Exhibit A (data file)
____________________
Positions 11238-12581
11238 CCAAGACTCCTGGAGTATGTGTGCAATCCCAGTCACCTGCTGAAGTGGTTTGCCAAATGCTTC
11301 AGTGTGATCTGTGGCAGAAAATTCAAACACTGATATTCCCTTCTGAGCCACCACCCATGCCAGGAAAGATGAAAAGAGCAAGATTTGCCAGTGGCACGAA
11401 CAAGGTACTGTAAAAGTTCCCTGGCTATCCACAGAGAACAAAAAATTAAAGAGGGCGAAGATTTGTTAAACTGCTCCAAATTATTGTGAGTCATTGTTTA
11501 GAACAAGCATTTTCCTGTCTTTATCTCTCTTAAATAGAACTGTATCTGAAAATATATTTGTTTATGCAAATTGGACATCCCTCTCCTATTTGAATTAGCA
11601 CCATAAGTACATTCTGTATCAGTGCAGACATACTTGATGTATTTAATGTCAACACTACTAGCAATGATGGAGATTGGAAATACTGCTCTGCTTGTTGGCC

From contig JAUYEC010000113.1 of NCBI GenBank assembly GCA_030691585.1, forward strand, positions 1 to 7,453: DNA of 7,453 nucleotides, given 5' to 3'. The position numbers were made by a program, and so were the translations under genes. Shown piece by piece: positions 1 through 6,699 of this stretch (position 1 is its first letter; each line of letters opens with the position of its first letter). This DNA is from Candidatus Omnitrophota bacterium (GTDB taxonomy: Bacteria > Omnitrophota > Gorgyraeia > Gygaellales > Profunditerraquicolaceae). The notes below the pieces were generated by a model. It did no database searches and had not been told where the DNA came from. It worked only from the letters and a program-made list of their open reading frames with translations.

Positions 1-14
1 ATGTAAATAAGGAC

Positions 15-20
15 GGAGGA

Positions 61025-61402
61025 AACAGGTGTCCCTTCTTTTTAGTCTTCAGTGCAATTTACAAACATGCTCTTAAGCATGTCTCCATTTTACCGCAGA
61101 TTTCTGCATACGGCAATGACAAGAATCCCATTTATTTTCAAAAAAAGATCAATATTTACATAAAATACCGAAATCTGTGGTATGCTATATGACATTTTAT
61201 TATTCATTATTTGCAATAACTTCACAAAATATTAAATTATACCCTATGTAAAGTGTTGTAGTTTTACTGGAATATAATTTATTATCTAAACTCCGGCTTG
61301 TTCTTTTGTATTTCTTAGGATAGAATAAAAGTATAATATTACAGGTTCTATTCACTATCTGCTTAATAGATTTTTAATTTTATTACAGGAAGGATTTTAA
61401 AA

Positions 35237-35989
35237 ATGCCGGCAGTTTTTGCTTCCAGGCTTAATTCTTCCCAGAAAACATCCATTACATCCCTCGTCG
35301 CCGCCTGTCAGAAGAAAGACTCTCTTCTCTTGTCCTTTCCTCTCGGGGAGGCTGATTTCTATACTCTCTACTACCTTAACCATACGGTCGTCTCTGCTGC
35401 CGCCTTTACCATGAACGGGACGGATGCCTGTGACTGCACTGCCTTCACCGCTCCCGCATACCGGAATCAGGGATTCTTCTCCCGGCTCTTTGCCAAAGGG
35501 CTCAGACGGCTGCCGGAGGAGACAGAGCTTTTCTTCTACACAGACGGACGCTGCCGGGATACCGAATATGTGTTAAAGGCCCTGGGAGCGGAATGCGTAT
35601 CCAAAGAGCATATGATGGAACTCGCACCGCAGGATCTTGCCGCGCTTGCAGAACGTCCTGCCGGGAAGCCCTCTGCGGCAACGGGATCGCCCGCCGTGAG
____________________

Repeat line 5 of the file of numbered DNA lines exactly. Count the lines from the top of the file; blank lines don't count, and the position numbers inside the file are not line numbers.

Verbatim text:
11501 GAACAAGCATTTTCCTGTCTTTATCTCTCTTAAATAGAACTGTATCTGAAAATATATTTGTTTATGCAAATTGGACATCCCTCTCCTATTTGAATTAGCA